16. ^ Dabakis, Melissa (March 1, 2004). "Feminist Interventions: Some Thoughts on Recent Scholarship about Women Artists". American Art. 18 (1): 2–9. doi:10.1086/421306. ISSN 1073-9300. S2CID 191541774.
  17. ^ Heung, Elsie (March 29, 2012). "About Theresa Bernstein". CUNY New Media Lab. Retrieved July 20, 2021.
  18. ^ a b Cohen, Michele (July 10, 2013). "Remembering Theresa: Dr. Michele Cohen". THERESA BERNSTEIN. City University of New York. Retrieved July 21, 2021.
  19. ^ a b de Angeli Walls, Nina (1999). "Review of The Philadelphia Ten: A Women's Artist Group, 1917-1945". The Pennsylvania Magazine of History and Biography. 123 (4): 389–391. ISSN 0031-4587. JSTOR 20093334.
  20. ^ a b c d Whalen, Joan (June 26, 2013). "Remembering Theresa: Joan Whalen". THERESA BERNSTEIN. City University of New York. Retrieved July 21, 2021.
  21. ^ a b Diament, Liz (March 19, 2021). "Theresa Bernstein Inside the New York Public Library". National Gallery of Art. Retrieved July 22, 2021.
  22. ^ a b "Artist Celebrates 110th Birthday With Big Apple Show". Art Business News. April 2000.{{cite news}}: CS1 maint: url-status (link)
  23. ^ Prial, Dunstan (February 15, 2002). "THERESA BERNSTEIN, 111, MODERNIST PAINTER". The Record  – via HighBeam Research (subscription required). Archived from the original on April 2, 2015. Retrieved April 9, 2013.
  24. ^ "Paintings by Theresa F. Bernstein". Theresa Bernstein. November 1919. Retrieved July 22, 2021.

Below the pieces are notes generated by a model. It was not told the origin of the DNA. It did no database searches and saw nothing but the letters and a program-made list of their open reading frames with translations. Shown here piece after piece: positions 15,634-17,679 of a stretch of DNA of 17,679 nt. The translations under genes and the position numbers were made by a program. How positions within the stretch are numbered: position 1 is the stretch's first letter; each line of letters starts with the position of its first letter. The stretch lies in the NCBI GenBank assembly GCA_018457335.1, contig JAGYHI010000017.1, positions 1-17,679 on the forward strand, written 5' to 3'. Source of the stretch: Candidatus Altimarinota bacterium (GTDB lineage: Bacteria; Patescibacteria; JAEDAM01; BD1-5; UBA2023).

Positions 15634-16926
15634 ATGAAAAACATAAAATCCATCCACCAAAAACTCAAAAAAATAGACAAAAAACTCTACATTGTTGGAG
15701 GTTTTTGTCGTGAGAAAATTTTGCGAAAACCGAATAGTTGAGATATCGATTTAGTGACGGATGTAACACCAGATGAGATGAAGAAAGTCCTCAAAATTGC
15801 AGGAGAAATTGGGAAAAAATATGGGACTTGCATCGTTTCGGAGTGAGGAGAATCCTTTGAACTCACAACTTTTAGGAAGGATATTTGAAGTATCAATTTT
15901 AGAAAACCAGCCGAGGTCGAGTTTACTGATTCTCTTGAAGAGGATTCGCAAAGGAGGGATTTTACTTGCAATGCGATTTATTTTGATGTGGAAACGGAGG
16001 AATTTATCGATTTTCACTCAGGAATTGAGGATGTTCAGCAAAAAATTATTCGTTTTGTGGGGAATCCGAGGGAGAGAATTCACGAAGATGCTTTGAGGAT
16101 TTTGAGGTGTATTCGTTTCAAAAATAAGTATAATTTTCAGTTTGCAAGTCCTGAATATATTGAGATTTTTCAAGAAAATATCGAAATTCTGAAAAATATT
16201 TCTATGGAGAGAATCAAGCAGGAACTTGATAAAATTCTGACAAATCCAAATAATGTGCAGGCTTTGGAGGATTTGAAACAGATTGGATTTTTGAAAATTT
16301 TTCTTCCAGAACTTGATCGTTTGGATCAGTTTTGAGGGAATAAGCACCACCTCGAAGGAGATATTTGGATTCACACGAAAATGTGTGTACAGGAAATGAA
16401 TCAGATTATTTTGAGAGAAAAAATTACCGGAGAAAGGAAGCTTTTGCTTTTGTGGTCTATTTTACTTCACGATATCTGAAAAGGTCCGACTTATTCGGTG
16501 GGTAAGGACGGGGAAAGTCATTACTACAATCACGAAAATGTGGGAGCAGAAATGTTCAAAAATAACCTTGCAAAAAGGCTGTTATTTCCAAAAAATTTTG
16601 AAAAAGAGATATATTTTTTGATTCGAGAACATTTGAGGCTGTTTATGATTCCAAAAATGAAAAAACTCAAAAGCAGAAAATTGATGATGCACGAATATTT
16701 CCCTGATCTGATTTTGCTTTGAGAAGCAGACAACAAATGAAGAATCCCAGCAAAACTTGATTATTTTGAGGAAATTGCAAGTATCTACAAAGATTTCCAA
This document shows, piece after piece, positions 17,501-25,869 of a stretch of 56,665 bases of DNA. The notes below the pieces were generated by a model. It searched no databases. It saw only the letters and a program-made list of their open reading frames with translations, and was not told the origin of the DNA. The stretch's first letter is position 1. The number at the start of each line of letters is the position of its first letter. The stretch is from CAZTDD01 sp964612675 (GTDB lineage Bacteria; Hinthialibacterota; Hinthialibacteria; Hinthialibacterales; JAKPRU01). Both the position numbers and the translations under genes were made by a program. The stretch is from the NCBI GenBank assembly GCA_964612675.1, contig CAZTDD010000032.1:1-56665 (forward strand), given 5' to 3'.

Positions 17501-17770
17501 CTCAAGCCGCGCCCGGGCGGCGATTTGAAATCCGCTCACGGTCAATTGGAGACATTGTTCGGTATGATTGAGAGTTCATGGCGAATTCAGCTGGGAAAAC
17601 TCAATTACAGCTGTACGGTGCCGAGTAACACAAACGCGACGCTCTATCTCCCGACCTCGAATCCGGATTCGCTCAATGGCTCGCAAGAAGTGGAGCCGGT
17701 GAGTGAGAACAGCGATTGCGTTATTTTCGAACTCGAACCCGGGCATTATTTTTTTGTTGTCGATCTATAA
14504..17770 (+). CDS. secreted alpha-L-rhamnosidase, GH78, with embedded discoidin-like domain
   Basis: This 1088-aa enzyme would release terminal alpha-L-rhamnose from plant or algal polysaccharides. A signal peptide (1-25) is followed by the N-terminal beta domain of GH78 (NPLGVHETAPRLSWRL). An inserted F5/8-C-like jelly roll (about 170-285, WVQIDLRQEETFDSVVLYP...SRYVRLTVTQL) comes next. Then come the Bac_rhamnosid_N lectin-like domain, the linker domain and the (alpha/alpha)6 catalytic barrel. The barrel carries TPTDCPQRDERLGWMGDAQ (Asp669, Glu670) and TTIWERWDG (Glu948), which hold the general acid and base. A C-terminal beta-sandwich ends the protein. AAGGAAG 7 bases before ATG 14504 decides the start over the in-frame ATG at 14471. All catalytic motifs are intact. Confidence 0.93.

25. ^ Burnham, Patricia (July 10, 2013). "Remembering Theresa: Dr. Patricia Burnham". THERESA BERNSTEIN. City University of New York. Retrieved July 21, 2021.
  26. ^ "Joan Whalen Fine Art Past and Future Exhibitions". artist-info. Retrieved July 21, 2021.
  27. ^ "WPIX News – February 28, 1998". THERESA BERNSTEIN. City University of New York. November 27, 2013. Retrieved July 22, 2021.
  28. ^ a b "The Jewish Museum". Retrieved July 18, 2021.
  29. ^ "Girlhood". The Phillips Collection. Retrieved July 19, 2021.
  30. ^ "Artist:Theresa Bernstein". The Living New Deal. Retrieved January 5, 2015.
  31. ^ "Paintings". THERESA BERNSTEIN. City University of New York. March 6, 2012. Retrieved July 22, 2021.
  32. ^ "The Readers, 1914". Retrieved May 9, 2019.
  33. ^ "Polish Church: Easter Morning, 1916". Retrieved May 9, 2019.
  34. ^ "Browse Our Collection: Theresa Bernstein". Harvard Art Museums. Retrieved July 19, 2021.
  35. ^ Bernstein Meyerowitz, Theresa (January 1, 1986). William Meyerowitz: The Artist Speaks. Art Alliance. ISBN 9780879825133.
  36. ^ Bernstein Meyerowitz, Theresa (April 1989). The Poetic Canvas (first ed.). Cornwall Books. ISBN 9780845348178.
  37. ^ Bernstein Meyerowitz, Theresa (April 1998). The Journal. Cornwall Books. ISBN 9780845348307.
  38. ^ Meyerowitz, Theresa (December 2005). Israeli Journal. Cornwall Books. ISBN 9780845348451.
  39. ^ "Israeli Journal". Goodreads. Retrieved July 16, 2021.

External links[edit]

  • Official website Edit this at Wikidata includes detailed information about the artist (life, artwork, personal documents, video-taped interviews, remembrances, etc.)